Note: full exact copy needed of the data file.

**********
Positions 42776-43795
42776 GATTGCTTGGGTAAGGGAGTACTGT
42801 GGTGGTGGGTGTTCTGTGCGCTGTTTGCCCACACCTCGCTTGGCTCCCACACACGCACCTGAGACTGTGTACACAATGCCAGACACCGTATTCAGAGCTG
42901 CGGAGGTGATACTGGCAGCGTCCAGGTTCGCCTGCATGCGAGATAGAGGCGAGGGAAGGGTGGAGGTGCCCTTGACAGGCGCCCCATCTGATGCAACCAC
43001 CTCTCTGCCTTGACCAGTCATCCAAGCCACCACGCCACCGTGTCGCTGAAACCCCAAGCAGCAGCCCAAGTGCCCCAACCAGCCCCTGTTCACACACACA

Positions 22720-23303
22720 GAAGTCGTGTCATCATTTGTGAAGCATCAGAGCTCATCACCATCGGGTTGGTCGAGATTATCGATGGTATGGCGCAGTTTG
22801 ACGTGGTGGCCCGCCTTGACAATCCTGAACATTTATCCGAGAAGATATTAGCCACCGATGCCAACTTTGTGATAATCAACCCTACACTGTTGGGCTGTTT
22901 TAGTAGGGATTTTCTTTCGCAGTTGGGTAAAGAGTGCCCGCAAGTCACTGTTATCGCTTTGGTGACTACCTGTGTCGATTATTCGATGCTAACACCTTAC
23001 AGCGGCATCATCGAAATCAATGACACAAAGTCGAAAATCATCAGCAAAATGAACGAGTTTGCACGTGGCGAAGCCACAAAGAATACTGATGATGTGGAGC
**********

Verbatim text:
Positions 42776-43795
42776 GATTGCTTGGGTAAGGGAGTACTGT
42801 GGTGGTGGGTGTTCTGTGCGCTGTTTGCCCACACCTCGCTTGGCTCCCACACACGCACCTGAGACTGTGTACACAATGCCAGACACCGTATTCAGAGCTG
42901 CGGAGGTGATACTGGCAGCGTCCAGGTTCGCCTGCATGCGAGATAGAGGCGAGGGAAGGGTGGAGGTGCCCTTGACAGGCGCCCCATCTGATGCAACCAC
43001 CTCTCTGCCTTGACCAGTCATCCAAGCCACCACGCCACCGTGTCGCTGAAACCCCAAGCAGCAGCCCAAGTGCCCCAACCAGCCCCTGTTCACACACACA

Positions 22720-23303
22720 GAAGTCGTGTCATCATTTGTGAAGCATCAGAGCTCATCACCATCGGGTTGGTCGAGATTATCGATGGTATGGCGCAGTTTG
22801 ACGTGGTGGCCCGCCTTGACAATCCTGAACATTTATCCGAGAAGATATTAGCCACCGATGCCAACTTTGTGATAATCAACCCTACACTGTTGGGCTGTTT
22901 TAGTAGGGATTTTCTTTCGCAGTTGGGTAAAGAGTGCCCGCAAGTCACTGTTATCGCTTTGGTGACTACCTGTGTCGATTATTCGATGCTAACACCTTAC
23001 AGCGGCATCATCGAAATCAATGACACAAAGTCGAAAATCATCAGCAAAATGAACGAGTTTGCACGTGGCGAAGCCACAAAGAATACTGATGATGTGGAGC